Birds in mangrove by Juan Manuel Mier y TeránYucatán’s culture, history, and nature are some of the most important reasons why so many people are visiting our state and even deciding to reside here, making Mérida one of the most important development hubs in southeast México. 


Precisely where those three aspects meet lies a topic that’s very close to our hearts here in Yucatán Today: contributing to a local culture that respects nature in every way; that includes treating animals like living beings, entitled to a good life.


Happy animals in Yucatán

What does it mean for an animal to have a good life? Above all things, freedom and quality of life. At Yucatán Today we firmly oppose having animals tied up, chained, or kept in cages, especially when it comes to wild (that is, non-domesticated) species. Our state is home to hundreds of species of birds, for example; if you love to hear them sing, all you have to do is visit a park, even within Mérida. Birds are meant to fly; having one at home, and even worse, keeping them in cages, is, in our opinion, a cruel sentence to life in prison. To make matters worse, keeping birds at home is a practice that encourages illegal hunting and poaching; have you ever thought about how many birds die for each one that poachers get their hands on? 


Wild species in captivity

Many people justify owning birds, from cardinals to parrots, toucans, or macaws, telling themselves (and others) that they bought them because they were already in captivity; who could have given them a better life? This argument is also applied to dozens of other mammals and reptiles like ocelots or iguanas. However, every animal that is sold proves to those who caught it that there’s someone willing to buy the next one, whether out of ignorance or pity. We encourage you never to take part in these practices, for any reason. Never pay for a wild animal; if you’re given one for any reason, contact one of the several organizations dedicated to rehabilitating and returning them to their natural habitat.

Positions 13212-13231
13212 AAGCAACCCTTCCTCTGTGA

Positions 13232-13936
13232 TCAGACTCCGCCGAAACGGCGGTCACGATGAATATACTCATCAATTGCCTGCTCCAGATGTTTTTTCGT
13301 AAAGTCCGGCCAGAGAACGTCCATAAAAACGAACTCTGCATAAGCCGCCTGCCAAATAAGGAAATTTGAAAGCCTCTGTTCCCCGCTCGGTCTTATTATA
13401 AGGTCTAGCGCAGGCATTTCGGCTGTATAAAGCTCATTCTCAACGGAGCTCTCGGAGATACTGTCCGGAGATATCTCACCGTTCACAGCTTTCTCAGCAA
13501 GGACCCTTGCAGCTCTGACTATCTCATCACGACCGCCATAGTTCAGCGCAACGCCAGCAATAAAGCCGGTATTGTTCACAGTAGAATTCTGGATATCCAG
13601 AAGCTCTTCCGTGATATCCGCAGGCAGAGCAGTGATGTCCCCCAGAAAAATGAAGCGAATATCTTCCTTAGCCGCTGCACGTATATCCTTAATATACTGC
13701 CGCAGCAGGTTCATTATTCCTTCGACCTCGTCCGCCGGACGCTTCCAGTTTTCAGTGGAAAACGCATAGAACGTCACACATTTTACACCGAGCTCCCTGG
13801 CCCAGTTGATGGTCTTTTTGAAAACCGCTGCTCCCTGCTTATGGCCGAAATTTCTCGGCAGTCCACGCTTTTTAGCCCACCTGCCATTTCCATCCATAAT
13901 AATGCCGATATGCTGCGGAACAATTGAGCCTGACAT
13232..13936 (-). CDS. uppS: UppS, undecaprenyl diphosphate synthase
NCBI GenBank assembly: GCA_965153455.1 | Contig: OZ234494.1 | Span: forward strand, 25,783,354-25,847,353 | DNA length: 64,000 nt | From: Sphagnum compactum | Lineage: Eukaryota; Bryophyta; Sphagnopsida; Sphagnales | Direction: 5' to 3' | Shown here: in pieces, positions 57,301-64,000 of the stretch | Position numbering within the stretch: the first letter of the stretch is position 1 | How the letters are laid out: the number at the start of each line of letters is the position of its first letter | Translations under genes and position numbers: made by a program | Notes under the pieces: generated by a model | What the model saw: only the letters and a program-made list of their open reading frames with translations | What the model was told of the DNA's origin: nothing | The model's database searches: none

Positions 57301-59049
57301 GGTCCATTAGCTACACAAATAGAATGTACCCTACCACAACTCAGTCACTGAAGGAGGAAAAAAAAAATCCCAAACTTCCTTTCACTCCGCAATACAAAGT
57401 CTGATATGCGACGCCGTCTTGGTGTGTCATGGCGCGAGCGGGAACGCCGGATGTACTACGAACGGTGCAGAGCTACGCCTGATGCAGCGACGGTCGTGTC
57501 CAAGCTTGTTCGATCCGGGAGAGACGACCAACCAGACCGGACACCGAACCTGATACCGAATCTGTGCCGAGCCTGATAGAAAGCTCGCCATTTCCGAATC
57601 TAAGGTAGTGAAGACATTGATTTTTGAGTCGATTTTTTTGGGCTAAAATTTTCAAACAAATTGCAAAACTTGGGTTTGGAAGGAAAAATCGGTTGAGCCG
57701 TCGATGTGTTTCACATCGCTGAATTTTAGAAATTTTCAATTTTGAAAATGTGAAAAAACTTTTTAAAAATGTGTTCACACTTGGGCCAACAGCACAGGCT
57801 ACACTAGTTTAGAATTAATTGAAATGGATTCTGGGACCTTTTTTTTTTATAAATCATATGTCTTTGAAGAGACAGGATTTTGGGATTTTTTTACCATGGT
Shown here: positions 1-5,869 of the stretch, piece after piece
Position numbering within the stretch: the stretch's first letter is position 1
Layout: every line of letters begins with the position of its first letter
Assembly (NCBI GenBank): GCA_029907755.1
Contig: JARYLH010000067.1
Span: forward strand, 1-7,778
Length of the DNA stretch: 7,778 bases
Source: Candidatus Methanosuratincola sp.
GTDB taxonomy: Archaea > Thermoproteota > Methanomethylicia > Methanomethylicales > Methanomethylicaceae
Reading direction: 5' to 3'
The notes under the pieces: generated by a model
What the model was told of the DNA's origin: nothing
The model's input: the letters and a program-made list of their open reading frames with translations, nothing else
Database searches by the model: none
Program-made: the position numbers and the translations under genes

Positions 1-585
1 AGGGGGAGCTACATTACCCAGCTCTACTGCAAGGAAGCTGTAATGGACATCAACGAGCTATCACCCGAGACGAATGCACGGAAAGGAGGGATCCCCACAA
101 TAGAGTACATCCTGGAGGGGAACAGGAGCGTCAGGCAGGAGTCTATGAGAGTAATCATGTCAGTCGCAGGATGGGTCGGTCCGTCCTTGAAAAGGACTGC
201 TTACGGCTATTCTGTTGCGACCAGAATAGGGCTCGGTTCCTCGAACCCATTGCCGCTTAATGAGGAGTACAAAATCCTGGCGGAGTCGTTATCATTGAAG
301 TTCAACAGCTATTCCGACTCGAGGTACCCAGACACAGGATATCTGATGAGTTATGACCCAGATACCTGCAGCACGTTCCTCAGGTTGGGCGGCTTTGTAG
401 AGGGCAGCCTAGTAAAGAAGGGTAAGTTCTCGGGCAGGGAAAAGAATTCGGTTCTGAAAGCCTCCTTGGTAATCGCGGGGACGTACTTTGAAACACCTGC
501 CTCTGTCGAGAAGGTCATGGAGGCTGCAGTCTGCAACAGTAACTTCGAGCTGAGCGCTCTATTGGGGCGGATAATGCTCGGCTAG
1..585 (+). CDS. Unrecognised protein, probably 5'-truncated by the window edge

For this same reason, at Yucatán Today we don’t promote any of the zoos in the state. We understand that these aim to be places for the observation, study, and conservation of some species; we also understand that Yucatán boasts extraordinary veterinary professionals who are in charge of their care. However, the debate on whether it’s ethical to take these species out of their habitats to keep them in reduced spaces, in a place as hot as Yucatán, doesn’t seem to be anywhere near its end even among our team itself. As such, we’ve opted not to feature them in any of our channels.


Calesas, or horse-drawn buggies